Admitted Liability An aviation specific coverage for passengers or guests aboard aircraft, which precludes the need for those guests or passengers to prove the liability of the insured owner or operator of the aircraft, in order to recover for damages suffered in an accident. This coverage is normally written with a meximum limit per seat, and the passenger or guest can recover up to that amount.
Admitted Market A foreign or alien insurance company which has been licensed by the insurance department of the state in question and which, thereby, is authorized to conduct business within that state to the extent licensed. Also called an admitted company or admitted insurer.
Adult Day Care A group program for functionally impaired adults, designed to meet health, social and functional needs in a setting away from the adult's home.
Advance Premium A provisional or deposit premium charged at the start of a policy term, with the final premium determined after the policy has expired.
Adventure With respect to ocean marine insurance, any type of commercial venture which exposes a maritime vessel (including cargo) to potential losses by perils of the sea.
Adventure Clause With respect to ocean marine insurance, the clause within the insurance coverage that requires the insured to provide the insurer with an accurate and detailed description of the voyage, which in turn will become attached to and part of the Declarations of the policy and which will be used as the basis for the coverage, underwriting, and pricing of the insurance policy.
Advertisers Liability Insurance Covers an insured against claims for libel, slander, defamation, infringement of copyright, invasion of privacy, etc., arising out of its advertising program. Also available for radio and television stations and advertising agencies.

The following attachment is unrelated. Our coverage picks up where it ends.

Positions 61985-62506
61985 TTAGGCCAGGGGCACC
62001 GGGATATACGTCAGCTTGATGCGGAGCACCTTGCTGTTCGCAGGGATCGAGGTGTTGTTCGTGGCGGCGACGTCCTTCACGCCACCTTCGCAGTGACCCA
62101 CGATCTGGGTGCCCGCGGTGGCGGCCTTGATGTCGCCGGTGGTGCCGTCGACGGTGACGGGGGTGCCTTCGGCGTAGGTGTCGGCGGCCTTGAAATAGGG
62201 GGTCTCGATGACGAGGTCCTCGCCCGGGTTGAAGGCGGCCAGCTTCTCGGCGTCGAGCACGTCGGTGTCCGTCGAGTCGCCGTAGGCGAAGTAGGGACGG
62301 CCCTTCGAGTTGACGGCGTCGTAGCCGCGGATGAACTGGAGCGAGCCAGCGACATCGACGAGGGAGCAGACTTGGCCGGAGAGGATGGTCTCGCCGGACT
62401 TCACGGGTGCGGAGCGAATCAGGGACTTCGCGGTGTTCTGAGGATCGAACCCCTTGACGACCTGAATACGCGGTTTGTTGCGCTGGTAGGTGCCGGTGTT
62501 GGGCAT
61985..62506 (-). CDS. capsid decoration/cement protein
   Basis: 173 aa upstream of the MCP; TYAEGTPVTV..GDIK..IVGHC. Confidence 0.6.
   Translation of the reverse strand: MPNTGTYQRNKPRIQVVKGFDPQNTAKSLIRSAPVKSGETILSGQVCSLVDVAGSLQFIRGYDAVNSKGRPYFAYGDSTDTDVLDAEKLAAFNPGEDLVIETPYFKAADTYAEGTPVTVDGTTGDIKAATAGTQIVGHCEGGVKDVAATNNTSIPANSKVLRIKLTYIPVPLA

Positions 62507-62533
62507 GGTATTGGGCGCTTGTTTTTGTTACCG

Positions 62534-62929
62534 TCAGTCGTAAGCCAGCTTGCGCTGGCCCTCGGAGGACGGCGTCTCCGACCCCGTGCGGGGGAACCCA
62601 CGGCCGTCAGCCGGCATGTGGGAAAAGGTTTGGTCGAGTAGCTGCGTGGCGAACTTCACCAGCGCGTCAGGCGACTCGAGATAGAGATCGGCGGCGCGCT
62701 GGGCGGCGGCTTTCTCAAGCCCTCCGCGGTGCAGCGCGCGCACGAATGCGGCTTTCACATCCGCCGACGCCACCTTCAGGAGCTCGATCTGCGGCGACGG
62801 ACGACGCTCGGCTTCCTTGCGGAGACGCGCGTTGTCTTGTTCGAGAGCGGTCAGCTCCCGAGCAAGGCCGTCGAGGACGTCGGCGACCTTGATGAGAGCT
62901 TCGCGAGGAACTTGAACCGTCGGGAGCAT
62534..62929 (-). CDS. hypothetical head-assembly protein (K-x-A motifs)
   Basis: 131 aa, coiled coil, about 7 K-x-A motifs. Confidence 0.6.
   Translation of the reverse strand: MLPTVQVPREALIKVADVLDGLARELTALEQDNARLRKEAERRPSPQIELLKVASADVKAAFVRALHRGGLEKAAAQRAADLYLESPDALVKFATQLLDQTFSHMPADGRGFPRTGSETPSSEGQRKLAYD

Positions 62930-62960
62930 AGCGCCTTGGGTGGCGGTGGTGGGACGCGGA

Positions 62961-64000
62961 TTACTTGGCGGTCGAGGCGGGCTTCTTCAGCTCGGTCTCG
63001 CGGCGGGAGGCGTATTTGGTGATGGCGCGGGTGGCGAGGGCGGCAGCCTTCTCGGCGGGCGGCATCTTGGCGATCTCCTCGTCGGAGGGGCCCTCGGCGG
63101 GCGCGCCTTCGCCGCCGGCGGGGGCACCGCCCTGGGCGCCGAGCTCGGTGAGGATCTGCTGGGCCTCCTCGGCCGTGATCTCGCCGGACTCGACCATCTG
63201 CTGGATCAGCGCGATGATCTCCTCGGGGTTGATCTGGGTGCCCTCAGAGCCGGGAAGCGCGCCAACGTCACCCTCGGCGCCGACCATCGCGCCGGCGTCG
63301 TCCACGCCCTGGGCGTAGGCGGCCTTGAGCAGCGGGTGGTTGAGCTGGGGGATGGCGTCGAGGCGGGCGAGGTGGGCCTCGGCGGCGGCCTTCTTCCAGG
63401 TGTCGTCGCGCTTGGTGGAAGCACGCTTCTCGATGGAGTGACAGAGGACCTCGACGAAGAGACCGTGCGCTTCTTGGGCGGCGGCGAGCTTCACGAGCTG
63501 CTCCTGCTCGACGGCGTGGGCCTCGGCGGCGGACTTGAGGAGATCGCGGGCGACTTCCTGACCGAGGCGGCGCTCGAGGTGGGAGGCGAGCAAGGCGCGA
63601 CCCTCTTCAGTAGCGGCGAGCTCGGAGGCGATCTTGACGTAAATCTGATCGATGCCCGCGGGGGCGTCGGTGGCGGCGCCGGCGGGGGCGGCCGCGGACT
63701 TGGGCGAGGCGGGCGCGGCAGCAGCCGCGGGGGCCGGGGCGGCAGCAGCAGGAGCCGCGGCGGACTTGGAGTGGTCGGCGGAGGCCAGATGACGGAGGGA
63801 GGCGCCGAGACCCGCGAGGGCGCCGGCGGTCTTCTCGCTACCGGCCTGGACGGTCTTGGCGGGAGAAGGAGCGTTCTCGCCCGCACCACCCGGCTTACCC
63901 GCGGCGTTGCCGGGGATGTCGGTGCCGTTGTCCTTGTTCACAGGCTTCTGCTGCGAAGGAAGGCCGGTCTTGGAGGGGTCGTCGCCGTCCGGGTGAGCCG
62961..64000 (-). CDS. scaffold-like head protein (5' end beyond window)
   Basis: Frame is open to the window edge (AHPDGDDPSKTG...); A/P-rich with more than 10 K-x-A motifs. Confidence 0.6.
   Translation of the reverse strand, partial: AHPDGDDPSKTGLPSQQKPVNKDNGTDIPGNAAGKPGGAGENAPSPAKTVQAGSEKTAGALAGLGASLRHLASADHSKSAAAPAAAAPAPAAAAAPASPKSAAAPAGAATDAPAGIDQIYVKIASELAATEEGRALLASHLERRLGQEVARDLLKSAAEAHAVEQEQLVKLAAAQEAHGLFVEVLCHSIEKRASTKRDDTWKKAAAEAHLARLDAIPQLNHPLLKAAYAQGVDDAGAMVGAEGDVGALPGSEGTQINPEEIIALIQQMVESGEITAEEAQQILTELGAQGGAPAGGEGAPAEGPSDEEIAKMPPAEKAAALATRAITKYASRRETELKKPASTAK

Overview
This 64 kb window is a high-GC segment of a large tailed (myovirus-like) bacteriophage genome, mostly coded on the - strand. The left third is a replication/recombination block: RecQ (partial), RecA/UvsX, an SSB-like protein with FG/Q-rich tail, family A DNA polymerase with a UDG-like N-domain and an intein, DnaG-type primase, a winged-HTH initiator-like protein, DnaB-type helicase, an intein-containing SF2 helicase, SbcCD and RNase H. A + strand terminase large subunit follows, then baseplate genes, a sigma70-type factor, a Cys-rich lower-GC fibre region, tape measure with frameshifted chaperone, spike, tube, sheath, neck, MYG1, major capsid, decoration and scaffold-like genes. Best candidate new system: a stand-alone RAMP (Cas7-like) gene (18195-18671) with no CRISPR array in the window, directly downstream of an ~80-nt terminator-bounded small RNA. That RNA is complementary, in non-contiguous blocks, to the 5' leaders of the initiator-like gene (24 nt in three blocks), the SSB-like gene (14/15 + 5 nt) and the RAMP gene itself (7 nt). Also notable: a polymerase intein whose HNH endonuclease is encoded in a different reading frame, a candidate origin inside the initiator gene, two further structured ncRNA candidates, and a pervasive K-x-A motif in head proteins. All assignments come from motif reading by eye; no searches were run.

Advertising Injury Damages or injury sustained by a claimant in the course of the advertising activities of the insured which included such injury as libel, slander, violation of the right to privacy, misappropriation of advertising ideas, or the infringement of copyright.
Aftercare Individualized patient services required after hospitalization or rehabilitation.
Agency A business office whose function is the sales of insurance and insurance products. An agency may be owned or run by a general agent, manager, independent agent, or company manager. The principal is responsible for the statements and actions of agents performing within the scope of authorization specified in the agency agreement. (See General Agent and Independent Agent.)
Agent One who has the authority to act for another. In inurance language, an agent is the person who sells insurance by contacting the policyholder. By contract and by law, the agent is endowed with many of the powers of the company itself. There are various types of agents, based upon the contractual relationship with the insurer they represent.
Agent of Record The agent who has been recognized by the insured or customer as their authorized representative for handling the specified insurance transactions.
Aggregate Benefits The maximum amount an insured is able to collect under a single policy regardless of the number of claims, injuries, accidents, or number of insureds.
Aggregate Excess Insurance Coverage developed for operations that prefer to self-insure a portion of their losses, capping at a specified amount. When the accumulation of losses exceeds the threshold amount during any annual period, the remainder of losses up to the policy limit, are covered by this type of insurance.
Aggregate Limit In a policy providing such an aggregate limit, the maximum amount the insurer will pay during the policy period, irrespective of the policy's limit of liability.
Agreed Amount The amount of coverage which the insurer and insured have mutually agreed to be the value of the property at the time the insurance is purchased.